Every now and then I end up working with a client who really does not like real estate agents.

The client hires me so he can give the whole agent thing a try while he’s figuring out how to sell his home, or because he did not know what else to do. Or maybe he didn’t mean to hire me, but could not resist my charm.

After interviewing me and a couple of other agents, one client took a week to review listing contracts. He asked a lot of questions, and made it clear to me that he did not like real estate agents.

He eventually signed the contracts, but later he decided that I had tricked him into it. Nothing surprises me anymore.

These reluctant clients have all sorts of ideas about real estate agents, and most of them are negative. I can feel the hostility, even under the Minnesota nice.

I think what I like best about being self-employed is that I don’t have to work with the same people day in and day out — which makes it easier for me to be patient until the home is sold.

Sometimes clients assume that I am just in it for the money. To them, that means I won’t do a good job.

Yet every day, many of them go to jobs that they hate, because they need the money. My guess is they do a good job so they can keep their jobs.

I happen to enjoy what I do. But I’m sure that if i did not need an income, I would not be selling real estate.

I don’t have to take every client who comes my way. No one does. Even when business is slow, I have been known to pass up the opportunity to take on a client because I can tell that, no matter what I do, it won’t be good enough.

Knowing when to say no is important, because every client is just as much of a risk to us as we are to them.

Working with those clients who do not like real estate agents can be a good experience. It helps us keep our perspective, and not take ourselves too seriously.

We should not take it personally when someone has made up his mind that real estate agents are evil. Such people usually ask the tough questions and keep us on our toes.

They serve as a reminder that we always need to put everything in writing, so that there are no misunderstandings. They help us remember that we need to explain what we are doing throughout the process.

It is real estate agents who are usually viewed with suspicion, not our clients. But things often go wrong because of our clients’ actions, or because of the economy, or because a loan doesn’t get underwritten, or a buyer changes her mind.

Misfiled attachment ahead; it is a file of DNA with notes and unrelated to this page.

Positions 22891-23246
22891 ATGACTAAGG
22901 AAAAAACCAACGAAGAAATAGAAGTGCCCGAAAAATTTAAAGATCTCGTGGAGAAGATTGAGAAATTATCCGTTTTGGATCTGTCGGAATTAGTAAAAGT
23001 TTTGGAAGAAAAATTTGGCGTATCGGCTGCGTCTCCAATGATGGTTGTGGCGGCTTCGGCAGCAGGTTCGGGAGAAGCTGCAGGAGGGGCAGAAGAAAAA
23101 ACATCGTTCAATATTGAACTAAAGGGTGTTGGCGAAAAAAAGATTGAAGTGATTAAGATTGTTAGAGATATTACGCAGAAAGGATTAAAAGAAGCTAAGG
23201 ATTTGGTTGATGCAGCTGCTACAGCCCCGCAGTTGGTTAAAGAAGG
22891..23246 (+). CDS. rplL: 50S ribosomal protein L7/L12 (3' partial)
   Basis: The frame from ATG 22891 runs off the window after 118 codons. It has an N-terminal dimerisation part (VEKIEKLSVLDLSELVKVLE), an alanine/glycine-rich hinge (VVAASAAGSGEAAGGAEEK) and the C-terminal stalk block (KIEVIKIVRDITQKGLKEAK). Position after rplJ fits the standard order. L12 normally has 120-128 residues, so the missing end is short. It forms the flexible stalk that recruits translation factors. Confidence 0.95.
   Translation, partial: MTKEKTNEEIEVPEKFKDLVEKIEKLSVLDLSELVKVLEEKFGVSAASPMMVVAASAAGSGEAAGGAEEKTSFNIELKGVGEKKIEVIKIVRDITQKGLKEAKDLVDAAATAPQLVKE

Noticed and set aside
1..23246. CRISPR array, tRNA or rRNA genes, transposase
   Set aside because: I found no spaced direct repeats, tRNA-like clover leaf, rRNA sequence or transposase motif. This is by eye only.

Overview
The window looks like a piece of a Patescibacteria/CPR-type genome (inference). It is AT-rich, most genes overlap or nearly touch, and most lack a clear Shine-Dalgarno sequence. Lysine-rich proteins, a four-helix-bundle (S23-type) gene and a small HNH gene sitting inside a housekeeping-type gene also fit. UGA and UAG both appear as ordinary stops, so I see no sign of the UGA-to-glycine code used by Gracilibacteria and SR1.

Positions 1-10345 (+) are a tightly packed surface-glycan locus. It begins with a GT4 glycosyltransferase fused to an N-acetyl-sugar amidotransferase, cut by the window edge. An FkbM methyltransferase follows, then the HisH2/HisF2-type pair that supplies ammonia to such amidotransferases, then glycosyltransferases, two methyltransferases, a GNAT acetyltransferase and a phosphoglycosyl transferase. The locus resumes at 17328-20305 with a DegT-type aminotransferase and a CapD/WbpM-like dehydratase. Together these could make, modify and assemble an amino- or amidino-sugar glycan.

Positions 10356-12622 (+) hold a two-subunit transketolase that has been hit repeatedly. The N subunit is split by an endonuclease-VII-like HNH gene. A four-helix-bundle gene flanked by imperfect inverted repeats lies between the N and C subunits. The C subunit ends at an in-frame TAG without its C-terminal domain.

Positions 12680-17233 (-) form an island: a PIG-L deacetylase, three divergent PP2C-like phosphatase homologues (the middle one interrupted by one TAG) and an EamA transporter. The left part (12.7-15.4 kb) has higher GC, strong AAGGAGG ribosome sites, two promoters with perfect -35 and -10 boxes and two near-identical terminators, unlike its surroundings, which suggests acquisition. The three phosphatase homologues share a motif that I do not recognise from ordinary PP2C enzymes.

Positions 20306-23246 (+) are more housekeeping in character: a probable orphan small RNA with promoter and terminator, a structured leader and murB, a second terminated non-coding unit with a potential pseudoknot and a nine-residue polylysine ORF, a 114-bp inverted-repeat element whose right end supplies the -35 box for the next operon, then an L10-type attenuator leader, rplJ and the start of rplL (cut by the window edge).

Sometimes clients seem to plan on not liking the job I do, and some are never happy. But others seem to appreciate the work I put into selling their home, or helping them buy another. They almost seem surprised when I handle a problem they never expected, or give them advice that helps them more than it helps me.

Some are amazed at how real estate agents will work together when one is representing the buyer and another the seller, and how we encourage our clients to work with each other for a smoother transaction.

When it comes to marketing to these sellers, how do we explain to them all of the possible scenarios that can occur in the sale of their home? The only way I have had any success in marketing to reluctant clients is by earning their trust.

The entire time I have been a real estate agent I have been told that we are no longer needed and that we will be replaced by the Internet. I don’t see any evidence that fewer people are working with real estate agents than there were when I started 12 years ago. If anything, it has all gotten more complicated.

There are so many services we provide as agents, and we don’t always know which services will be required when we first start working with a new client. Our services are personal. Because no two properties or clients are the same, we tailor our services to fit the situation.

Sometimes the people who do not want to hire us second-guess us every step of the way, which makes it harder for us to do our jobs. I like to think of those people as teachers. They give me the opportunity to get better at what I do, and maybe I give them the chance to change their minds about real estate agents.

Teresa Boardman is a broker in St. Paul, Minn., and founder of the St. Paul Real Estate blog.

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